Writing music was a family tradition for the Puccini's of Lucca and little Giacomo was the fifth in a line of composers, playing organ and writing masses for local churches at 14. It was Verdi's Aida that inspired him to follow his instinct for composing opera; he entered his first one-act opera in a competition while a student at the Milan Conservatory. It failed to win, but brought interest in a second, which led to Puccini's life long association with the publishing house of Ricordi.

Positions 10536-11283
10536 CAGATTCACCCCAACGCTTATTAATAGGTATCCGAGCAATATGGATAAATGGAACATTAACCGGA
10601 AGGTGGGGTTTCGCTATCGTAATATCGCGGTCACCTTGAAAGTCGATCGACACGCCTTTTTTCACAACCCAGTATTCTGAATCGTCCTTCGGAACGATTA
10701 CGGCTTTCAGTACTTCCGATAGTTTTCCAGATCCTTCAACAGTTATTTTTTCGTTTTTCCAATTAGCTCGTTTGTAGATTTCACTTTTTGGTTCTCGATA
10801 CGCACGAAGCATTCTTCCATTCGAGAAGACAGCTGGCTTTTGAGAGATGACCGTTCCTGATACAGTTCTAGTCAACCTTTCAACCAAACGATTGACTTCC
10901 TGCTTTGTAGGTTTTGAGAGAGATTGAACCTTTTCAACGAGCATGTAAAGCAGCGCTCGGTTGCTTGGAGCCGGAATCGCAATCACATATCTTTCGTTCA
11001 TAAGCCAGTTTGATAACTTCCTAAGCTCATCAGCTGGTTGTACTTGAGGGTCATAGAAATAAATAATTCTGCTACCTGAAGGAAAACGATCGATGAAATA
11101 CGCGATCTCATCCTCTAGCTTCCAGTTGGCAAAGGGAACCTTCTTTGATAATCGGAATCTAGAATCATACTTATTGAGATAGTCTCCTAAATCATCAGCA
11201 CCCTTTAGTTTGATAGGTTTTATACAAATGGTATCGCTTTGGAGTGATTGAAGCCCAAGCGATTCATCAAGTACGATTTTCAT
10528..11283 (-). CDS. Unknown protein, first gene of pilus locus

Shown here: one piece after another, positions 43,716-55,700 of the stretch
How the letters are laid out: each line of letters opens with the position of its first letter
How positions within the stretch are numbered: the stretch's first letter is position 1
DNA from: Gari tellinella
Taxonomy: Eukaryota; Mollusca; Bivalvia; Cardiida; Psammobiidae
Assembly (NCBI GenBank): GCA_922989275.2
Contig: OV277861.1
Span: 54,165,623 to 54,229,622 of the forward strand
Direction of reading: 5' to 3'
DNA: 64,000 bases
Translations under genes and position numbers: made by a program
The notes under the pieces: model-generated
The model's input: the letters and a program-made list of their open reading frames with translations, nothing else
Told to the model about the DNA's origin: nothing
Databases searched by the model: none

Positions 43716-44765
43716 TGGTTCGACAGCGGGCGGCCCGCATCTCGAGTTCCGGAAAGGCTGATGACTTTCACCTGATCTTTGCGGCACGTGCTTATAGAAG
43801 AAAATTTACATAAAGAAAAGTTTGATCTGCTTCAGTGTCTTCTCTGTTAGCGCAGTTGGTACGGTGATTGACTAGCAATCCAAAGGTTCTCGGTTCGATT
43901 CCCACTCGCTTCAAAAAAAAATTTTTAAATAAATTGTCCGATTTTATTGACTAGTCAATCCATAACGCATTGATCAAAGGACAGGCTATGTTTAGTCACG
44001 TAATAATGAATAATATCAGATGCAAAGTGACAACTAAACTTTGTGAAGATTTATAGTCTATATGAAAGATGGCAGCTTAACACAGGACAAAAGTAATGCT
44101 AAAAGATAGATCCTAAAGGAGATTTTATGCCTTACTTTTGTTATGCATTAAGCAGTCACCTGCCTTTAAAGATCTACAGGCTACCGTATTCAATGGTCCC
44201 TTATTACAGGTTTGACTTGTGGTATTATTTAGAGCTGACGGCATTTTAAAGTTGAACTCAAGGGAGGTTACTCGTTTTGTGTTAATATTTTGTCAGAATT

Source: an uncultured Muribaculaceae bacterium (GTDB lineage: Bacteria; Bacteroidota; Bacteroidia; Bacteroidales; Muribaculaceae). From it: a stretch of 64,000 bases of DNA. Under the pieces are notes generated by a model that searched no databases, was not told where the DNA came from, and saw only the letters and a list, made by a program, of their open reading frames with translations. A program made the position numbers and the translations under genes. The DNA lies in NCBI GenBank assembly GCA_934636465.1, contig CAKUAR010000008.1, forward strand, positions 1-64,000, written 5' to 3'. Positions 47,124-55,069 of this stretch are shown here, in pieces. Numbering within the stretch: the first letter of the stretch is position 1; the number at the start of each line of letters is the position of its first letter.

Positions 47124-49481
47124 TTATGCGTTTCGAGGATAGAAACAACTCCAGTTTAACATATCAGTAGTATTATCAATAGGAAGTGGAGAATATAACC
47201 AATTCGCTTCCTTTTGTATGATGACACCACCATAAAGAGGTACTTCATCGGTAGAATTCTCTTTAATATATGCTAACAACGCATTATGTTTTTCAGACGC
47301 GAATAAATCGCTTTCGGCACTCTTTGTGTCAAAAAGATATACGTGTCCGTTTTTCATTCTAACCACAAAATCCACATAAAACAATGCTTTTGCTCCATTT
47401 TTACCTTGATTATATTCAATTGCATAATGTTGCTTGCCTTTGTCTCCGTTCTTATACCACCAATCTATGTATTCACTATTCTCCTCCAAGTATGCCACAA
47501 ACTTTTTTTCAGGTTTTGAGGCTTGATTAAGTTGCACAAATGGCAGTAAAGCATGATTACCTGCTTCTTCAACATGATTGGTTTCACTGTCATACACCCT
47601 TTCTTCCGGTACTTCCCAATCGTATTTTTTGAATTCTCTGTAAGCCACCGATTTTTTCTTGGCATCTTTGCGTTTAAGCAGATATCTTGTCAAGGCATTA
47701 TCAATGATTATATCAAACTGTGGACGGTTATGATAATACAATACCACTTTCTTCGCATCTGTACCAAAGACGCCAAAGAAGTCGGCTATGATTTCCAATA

The third time was a charm though, and Puccini found huge international success pairing with the librettist team of Luigi Illica and Giuseppe Giacosa for the 1893 production of Manon Lescaut. With the help of Illica and Giacosa, Puccini's widely-performed masterpiece La Bohem followed in 1896, and another work of consequence, Madam Butterfly, was produced in 1904. Late in life he developed throat cancer, leaving the masterful Turandot unfinished at his death in 1924. He died a widely celebrated Italian hero and has left a number of enduring operas that weave passion, pathos, despair, and sensuality with singular savvy.